Those outlets process a lot of transactions, and when the day arrives that all debit and credit cards come with a built-in NFC chip, we'll see those outlets quickly wave-enable their terminals. Then -- and only then -- will NFC start to become common on cellphones and smartphones.
When they do, some of us will happily link our Android, BlackBerry, or iPhone to our banking to use it as a debit card or perhaps to one of our credit cards. We won't give it another thought -- it will have no impact on anything else. We'll marvel about it for maybe a year, then take it for granted.
The real action will be who gets to profit from the processing fees. I bet it will be the same organizations that do so now. Even if you use iTunes Store or PayPal as an intermediary billing service, eventually the payment goes through a credit or debit processor, which will split the fees with Apple or eBay (or whomever). So what? We'll all care about that as much as we care about who makes the screens for our mobile devices. It's only of interest to the handful of payments processors involved.
I am certain it won't be your cellular carrier that handles the money: They're way too cautious and internally dysfunctional to do anything other than, for the most part, provide decent networks. After all, they've been wringing their hands for more than a decade about their desire to be more than "dumb pipes" that only carry calls and data, which get cheaper and thus less profitable over time. (Remember when you used to hesitate to make a long-distance call due to the cost? That's why today you now pay a flat fee for voice, often no matter what your actual usage.) But other than try to erect walled gardens, hog-tie customers with contracts, and get short-term device exclusives -- all reactive sales approaches, not innovations -- the carriers have done nothing innovative despite their angst. They're still dumb pipes, and they'll stay that way.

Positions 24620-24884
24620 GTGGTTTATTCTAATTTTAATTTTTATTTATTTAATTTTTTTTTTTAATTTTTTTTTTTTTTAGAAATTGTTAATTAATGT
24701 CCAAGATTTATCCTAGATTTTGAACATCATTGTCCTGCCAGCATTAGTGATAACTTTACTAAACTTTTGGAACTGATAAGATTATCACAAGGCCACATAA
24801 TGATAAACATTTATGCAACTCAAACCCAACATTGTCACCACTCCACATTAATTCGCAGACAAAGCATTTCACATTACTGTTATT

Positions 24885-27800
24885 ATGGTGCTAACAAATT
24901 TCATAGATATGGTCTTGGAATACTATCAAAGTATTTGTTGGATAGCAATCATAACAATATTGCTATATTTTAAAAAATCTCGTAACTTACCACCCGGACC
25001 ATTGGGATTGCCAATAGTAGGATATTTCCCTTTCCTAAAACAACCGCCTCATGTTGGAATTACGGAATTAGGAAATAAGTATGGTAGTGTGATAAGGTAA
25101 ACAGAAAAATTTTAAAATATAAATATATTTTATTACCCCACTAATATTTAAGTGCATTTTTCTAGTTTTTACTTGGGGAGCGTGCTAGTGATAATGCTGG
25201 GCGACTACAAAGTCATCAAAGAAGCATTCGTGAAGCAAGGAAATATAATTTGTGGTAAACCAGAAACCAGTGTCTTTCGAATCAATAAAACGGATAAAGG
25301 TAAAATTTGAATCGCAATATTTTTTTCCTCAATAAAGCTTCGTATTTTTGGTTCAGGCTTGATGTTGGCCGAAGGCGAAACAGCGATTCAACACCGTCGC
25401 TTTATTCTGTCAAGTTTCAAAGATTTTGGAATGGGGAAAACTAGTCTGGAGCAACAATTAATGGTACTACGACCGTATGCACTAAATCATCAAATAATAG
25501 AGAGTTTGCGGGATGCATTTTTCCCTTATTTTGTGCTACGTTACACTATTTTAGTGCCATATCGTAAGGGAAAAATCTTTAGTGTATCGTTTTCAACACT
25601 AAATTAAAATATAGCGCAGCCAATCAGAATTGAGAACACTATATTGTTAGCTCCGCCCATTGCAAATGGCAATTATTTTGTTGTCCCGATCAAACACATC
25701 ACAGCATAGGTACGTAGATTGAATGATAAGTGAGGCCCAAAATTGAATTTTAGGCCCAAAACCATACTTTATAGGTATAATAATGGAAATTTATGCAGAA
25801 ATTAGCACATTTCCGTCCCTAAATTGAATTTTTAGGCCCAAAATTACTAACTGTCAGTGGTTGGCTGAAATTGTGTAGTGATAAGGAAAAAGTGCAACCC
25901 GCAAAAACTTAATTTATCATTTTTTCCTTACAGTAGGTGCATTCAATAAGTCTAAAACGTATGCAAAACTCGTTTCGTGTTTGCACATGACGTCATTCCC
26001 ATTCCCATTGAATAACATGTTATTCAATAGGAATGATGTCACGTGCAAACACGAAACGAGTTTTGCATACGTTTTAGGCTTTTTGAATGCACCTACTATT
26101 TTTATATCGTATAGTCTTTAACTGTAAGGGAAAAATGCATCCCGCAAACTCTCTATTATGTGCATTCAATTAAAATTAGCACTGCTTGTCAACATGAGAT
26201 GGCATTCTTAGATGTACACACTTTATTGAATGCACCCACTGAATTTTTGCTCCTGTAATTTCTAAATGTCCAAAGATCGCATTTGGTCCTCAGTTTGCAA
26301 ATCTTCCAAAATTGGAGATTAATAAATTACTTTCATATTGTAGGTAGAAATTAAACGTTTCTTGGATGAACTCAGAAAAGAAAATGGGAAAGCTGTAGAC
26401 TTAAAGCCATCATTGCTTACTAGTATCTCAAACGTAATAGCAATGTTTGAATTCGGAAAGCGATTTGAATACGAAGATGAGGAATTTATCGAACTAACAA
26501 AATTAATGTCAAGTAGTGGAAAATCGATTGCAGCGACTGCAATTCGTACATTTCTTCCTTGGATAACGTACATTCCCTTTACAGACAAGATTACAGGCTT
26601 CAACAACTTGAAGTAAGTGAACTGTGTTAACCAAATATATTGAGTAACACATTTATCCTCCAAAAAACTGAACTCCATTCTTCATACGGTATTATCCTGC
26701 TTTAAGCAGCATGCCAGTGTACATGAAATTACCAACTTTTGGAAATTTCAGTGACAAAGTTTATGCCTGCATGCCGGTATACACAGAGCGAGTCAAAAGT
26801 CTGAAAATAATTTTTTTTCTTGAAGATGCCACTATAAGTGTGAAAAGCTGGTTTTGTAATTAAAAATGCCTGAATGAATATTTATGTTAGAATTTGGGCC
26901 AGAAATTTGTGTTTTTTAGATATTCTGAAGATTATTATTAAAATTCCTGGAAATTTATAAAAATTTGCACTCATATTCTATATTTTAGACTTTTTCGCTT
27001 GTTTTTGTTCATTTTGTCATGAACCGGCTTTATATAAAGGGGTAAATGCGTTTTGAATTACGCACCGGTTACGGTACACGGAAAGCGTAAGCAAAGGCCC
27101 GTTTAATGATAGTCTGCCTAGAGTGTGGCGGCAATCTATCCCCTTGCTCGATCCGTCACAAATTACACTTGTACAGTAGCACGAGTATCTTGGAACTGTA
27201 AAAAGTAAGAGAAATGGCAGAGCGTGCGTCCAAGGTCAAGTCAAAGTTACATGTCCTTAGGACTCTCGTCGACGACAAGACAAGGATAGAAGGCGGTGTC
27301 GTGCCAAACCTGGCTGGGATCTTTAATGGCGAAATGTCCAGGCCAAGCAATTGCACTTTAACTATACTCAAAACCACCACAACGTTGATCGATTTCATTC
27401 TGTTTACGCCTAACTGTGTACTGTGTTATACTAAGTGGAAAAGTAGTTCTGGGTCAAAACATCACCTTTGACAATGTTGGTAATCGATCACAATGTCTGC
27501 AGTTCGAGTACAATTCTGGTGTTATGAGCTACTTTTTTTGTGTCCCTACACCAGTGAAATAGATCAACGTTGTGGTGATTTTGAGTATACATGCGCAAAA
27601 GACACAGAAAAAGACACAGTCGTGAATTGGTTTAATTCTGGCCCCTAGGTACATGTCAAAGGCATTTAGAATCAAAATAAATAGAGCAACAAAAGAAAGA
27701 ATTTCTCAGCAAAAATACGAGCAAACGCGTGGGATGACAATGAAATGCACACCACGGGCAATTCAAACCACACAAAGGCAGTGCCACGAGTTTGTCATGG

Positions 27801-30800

But that's all industry inside baseball. Who processes the payments or whether you can use a smartphone as a credit or debit card will have zero impact on application developers (other than who they sign up with), users (other than who send them the bill), or IT. If mobile payments happen, they'll be as important to mobile users, developers, and managers as credit cards are today -- something they all use but is irrelevant to their technology concerns and opportunities.
This article, "Why the mobile payments frenzy doesn't matter," was originally published at InfoWorld.com. Read more of Galen Gruman's Mobile Edge blog and follow the latest developments in mobile technology at InfoWorld.com. Follow Galen's mobile musings on Twitter at MobileGalen. For the latest business technology news, follow InfoWorld.com on Twitter.